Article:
Shawn: And so we were like never again for the cruise ship.
Clay: Okay, so cruise ships are good for doucheying it up at the pool and doing some carnival-related thing or some gambling-related things, drinking, networking, but for throwing a legit serious, you know, event with presentations and key notes, and having exhibit halls with sponsorships, not the most ideal place, and so, Affiliate Summit number 3, you moved, you know, back into a conference center. Where was that one at?
Shawn: Yeah, and one thing I just want to mention about the cruise, I guess there are some lines that have like a movie theater that might make sense for a conference, but the ship that we are on, because it was the only ship available for this series of dates we wanted, so that one just didn’t work for us, but I’m sure there are some that are more like useful for some kind of get together like that.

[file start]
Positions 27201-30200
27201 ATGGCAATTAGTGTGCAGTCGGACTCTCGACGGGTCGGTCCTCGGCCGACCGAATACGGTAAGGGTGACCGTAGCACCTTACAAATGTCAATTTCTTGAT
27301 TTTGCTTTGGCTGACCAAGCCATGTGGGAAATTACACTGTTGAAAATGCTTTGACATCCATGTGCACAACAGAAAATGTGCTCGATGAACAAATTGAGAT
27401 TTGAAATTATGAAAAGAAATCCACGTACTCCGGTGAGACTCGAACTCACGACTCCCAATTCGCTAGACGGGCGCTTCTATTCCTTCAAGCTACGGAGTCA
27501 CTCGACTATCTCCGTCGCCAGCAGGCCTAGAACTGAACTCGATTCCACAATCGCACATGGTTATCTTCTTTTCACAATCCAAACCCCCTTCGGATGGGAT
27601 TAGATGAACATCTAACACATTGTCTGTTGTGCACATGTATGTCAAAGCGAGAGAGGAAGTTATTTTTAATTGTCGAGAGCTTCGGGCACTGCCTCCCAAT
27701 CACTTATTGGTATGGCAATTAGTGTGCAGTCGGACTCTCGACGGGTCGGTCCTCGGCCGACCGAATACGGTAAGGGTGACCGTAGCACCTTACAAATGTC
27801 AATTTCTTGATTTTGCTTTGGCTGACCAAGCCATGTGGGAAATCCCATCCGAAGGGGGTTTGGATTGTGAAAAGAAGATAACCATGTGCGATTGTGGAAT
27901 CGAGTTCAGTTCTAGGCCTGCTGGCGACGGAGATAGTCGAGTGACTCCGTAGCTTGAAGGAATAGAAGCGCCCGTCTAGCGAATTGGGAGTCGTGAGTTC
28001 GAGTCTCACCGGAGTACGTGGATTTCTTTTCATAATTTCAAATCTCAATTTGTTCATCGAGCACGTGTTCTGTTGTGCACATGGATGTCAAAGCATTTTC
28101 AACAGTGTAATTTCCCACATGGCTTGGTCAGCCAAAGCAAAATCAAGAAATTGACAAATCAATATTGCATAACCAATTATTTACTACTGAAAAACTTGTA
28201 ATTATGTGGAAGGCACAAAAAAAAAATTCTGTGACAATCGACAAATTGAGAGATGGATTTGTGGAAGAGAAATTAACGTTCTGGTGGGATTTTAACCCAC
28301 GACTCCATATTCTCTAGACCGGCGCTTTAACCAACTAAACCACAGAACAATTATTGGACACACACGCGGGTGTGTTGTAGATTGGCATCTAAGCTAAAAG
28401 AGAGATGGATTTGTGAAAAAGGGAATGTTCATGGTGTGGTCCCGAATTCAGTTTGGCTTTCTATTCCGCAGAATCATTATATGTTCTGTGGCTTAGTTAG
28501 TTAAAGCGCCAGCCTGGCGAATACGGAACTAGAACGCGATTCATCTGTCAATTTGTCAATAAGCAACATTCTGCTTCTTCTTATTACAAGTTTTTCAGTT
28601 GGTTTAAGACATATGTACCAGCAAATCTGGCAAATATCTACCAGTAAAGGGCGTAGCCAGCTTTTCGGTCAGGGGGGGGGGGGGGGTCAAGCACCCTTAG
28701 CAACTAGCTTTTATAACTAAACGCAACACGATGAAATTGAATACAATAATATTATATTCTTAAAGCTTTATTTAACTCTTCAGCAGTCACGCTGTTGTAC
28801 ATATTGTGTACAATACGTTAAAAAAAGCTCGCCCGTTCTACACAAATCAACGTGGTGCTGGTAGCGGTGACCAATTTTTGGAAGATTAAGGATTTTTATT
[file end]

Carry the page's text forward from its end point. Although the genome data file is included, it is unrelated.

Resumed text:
Shawn: So for the next one, we are figuring that we’d – We’re looking at in between either Vegas or New Orleans, and I was landing towards New Orleans, and then Katrina hit right as we were speaking to some hotels there so it’s not a race going there, and so that made us so it’s going to be Vegas. And at the time, like we’d never really organized a whole hotel and getting all the space and everything so we went with this vendor that I guess – I don’t remember if they found us or we found them – but so they said we’ll take care of all the negotiations with the hotel and do all this and that, and it’s really too much for you guys, and so we just bought that, and they were going to get a big fee for doing this so they told us.
This was before I’d ever been to Las Vegas. They told us about this wonderful property called The Riviera, and I don’t know if you’ve ever been there, but it’s – At the time, I think it was its 50 anniversary, and they were saying how it’s classic Vegas. I’m not sure I’d been there. It’s this great place, and so we were like oh, that’s great. We got a good rate. I think it was like $69 a night for the rooms. And so we walked in there, and it was so broken down and horrible.